I’m in the middle of a legal problem and want to set up my Gmail so that any email from my attorney produces a text message alert on my phone. Is there any way to do that?
At first, I was thinking that there wasn’t any way to have email trigger text messages without enlisting the help of a third party service, but in fact all major US-based cellphone carriers have email gateways that let you send email to a specified address and turns them into text messages to a specified phone number. It’s a bit of cobbling things together getting this to work, and it’ll end up forwarding the first portion of the message itself, not just a notification, but it’s definitely something you can set up in 5-10 minutes with the following step-by-step directions.
What you’ll need is access to your Gmail account, your lawyer’s email address and both your own cellphone number and your cellular carrier. Sounds like you already have those data items anyway, so it’s not too onerous!
The first step is going to be figuring out what address your carrier uses for its email -> SMS text gateway. Here’s a table of all the major gateways:
You can see that if you’re on AT&T, for example, as we are, you’d use NUMBER@txt.att.net to send a message. It’s important to use your fully qualified 10-digit phone number here, so if you’re at 949-123-4567 then your address would include all the digits (without the dashes): firstname.lastname@example.org. Same number on Verizon? use email@example.com.
Make sense? Good. send yourself a quick test message so you can see that it works and how it formats. When I do the same, sending a message with the subject “This is a sample email message” and the message body containing the words “converted to text!”, I get this as a text message on my AT&T iPhone:
As you can see, it’s not pretty. The sender becomes FRM, the subject SUBJ and the message body MSG. But it’s still quite capable for what you seek.
Once you’ve tested and confirmed that the address you’ve created works properly, it’s time to turn to Gmail itself.
The first thing you’ll need to do is a bit of a hassle: You need to confirm that you have the ability to forward messages to the new email address before you can set things up. Start out by going to Settings:
Once you choose that, you’re looking for the “Forwarding and POP/IMAP” tab along the top of the (huge) settings information page. Click on it and this is similar to what you should see:
The most important thing here is to Disable Forwarding. Make sure that it’s set or every single email you get will end up being sent to you as an SMS message. Most assuredly not what you want!
Now click on “Add a forwarding address” to proceed and enter your cellular carrier’s gateway email address for your phone:
To proceed, I have to use my real cellular phone number, so I’m blurring it out. No offense, but I don’t want to have you call me at 3am 🙂
Anyway, enter the forwarding address and click “Next“. Gmail will show you this:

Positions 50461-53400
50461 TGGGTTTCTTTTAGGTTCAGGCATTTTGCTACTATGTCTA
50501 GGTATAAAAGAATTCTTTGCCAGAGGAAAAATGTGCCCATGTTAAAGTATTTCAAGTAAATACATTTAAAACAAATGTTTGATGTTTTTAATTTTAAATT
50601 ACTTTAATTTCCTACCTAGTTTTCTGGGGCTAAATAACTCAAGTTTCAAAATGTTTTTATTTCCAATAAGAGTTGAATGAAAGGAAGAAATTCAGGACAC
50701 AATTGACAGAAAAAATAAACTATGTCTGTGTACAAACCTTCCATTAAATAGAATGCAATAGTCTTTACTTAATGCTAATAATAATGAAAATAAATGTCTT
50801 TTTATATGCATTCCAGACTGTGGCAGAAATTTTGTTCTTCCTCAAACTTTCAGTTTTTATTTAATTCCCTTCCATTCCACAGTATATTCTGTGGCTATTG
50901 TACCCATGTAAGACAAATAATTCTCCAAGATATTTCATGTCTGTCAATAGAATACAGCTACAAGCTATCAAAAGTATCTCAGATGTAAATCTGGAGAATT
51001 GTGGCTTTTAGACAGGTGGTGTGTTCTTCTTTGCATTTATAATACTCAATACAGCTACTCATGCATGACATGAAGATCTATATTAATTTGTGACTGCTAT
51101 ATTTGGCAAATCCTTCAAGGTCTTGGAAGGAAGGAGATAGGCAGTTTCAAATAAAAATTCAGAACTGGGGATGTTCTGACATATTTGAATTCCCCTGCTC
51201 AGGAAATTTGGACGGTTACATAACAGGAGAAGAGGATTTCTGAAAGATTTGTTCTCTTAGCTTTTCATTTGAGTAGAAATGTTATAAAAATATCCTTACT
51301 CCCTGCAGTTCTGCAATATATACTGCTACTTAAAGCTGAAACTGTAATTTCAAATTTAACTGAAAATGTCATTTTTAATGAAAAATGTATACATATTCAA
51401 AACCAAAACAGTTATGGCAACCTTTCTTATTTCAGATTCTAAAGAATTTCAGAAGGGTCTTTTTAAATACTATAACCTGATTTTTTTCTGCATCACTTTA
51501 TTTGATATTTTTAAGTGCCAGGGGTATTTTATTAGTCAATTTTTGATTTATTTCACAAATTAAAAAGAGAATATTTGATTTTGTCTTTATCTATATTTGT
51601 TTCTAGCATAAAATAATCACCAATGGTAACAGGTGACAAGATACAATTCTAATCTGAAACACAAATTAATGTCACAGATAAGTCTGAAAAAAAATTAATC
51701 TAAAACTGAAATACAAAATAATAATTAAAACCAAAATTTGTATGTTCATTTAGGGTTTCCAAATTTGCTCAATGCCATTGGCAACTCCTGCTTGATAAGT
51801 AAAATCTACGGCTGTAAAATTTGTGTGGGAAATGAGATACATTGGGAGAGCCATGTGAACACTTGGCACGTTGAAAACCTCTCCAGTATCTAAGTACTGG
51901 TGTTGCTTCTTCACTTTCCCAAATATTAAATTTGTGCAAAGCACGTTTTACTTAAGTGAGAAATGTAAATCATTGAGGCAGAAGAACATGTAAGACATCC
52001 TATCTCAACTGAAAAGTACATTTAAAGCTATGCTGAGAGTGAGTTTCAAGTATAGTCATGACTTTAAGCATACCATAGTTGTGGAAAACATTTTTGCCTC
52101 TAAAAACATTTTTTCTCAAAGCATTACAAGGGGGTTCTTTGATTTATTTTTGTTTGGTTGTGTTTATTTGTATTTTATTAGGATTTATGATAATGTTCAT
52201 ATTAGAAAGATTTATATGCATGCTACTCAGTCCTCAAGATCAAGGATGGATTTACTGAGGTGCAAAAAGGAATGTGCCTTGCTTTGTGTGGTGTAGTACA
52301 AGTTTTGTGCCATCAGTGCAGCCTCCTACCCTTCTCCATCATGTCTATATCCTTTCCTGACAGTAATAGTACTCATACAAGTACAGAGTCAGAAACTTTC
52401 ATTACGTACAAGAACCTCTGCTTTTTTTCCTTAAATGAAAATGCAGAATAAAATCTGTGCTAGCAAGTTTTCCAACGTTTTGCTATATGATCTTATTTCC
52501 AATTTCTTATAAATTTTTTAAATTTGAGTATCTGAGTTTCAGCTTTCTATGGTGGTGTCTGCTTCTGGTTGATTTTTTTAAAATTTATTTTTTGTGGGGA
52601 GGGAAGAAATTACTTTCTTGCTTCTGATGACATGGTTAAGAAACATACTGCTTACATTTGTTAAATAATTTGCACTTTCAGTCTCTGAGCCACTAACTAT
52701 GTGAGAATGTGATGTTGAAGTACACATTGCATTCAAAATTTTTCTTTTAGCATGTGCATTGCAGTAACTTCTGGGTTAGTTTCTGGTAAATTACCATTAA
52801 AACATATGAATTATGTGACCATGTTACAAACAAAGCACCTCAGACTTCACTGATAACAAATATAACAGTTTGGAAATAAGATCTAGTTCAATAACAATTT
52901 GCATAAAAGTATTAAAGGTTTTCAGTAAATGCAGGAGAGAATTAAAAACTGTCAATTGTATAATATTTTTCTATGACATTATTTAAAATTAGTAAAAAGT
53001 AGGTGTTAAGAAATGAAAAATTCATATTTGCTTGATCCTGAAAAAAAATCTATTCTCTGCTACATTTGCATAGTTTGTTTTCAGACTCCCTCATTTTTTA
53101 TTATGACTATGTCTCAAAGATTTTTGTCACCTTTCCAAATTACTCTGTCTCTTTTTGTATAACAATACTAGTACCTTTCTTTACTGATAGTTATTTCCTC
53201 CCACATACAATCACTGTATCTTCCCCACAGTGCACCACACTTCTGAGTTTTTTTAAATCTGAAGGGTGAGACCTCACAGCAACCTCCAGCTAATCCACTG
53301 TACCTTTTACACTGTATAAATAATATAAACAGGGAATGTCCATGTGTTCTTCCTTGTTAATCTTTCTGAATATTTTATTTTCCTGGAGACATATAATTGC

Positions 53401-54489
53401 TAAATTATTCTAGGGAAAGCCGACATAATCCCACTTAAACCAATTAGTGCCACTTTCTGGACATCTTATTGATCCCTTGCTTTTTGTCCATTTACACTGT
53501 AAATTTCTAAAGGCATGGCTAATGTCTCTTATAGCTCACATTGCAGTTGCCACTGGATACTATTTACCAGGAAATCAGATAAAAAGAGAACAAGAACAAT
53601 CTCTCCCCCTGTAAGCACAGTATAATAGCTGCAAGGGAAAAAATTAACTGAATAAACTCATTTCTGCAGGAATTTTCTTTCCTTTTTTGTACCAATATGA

Click Proceed to, um, well, proceed…
Now Gmail will send a confirmation code if you want to proceed:
This is where things get a bit tricky, because on your mobile device you’ll now get a confirmation message like the following:
Why is this tricky? Because the email to sms text gateway breaks the URL, as you can see if you look very closely. Right in the middle of the confirmation email is “(Con’t) 4 of 10” which is a problem. So you can either reassemble it on your phone, or if you have something like iMessage, grab the URL on your computer through Messages and hit that Web page from your computer instead, which is considerably easier.
One way or the other, you’ll need to go through the confirmation, but the good news is that it’ll only be once for the entire life of your Gmail account.
Now on the computer or phone, depending on which you choose to confirm, Gmail will then ask for a second confirmation:
Another step. You’d think they wanted us to be very careful with this feature or something!
Click on “Confirm” to confirm that you want to have the email address available for forwarding.
Now the easy part, setting up the actual email filter. Find an email from your lawyer or attorney (or whomever else you want to set this sort of filter up for, an ex, your fiancée, your boss, the IRS, whatever), then choose “Filter messages like this” (or, if you have more than one message in the thread, “like these”) from the “More” menu:
Gmail will then show you a window that gives you a lot of different ways you can designate and identify the messages you want to forward:
As you can see, I’m just using the simple filter rule of who sent the message. For your situation, you’d want to ensure it’s your attorney in that field.
Looks good? Click on “Create filter with this search” to continue.
Here’s where the magic happens now that you’ve confirmed your new forwarding email address with Gmail: check on “Forward it to” halfway down, then choose an address by, well, clicking on “Choose an address”:
You can see that I have the choice of my non-Gmail address and my new AT&T wireless number, via the handy AT&T gateway. I choose the latter, and click on “Create filter” on the lower left of the window.
Now when you get an email, you’ll get a notification similar to this:
Quite the task, but now any time your attorney emails you, a copy of that email will be sent to you via text message. Most likely you’ll then immediately switch over to your email program to read it since it’s going to be broken up and pretty ugly, but you will get immediate notifications of any messages received. Free and courtesy of Gmail’s filter capabilities and your cellular carrier’s handy email to SMS message gateway.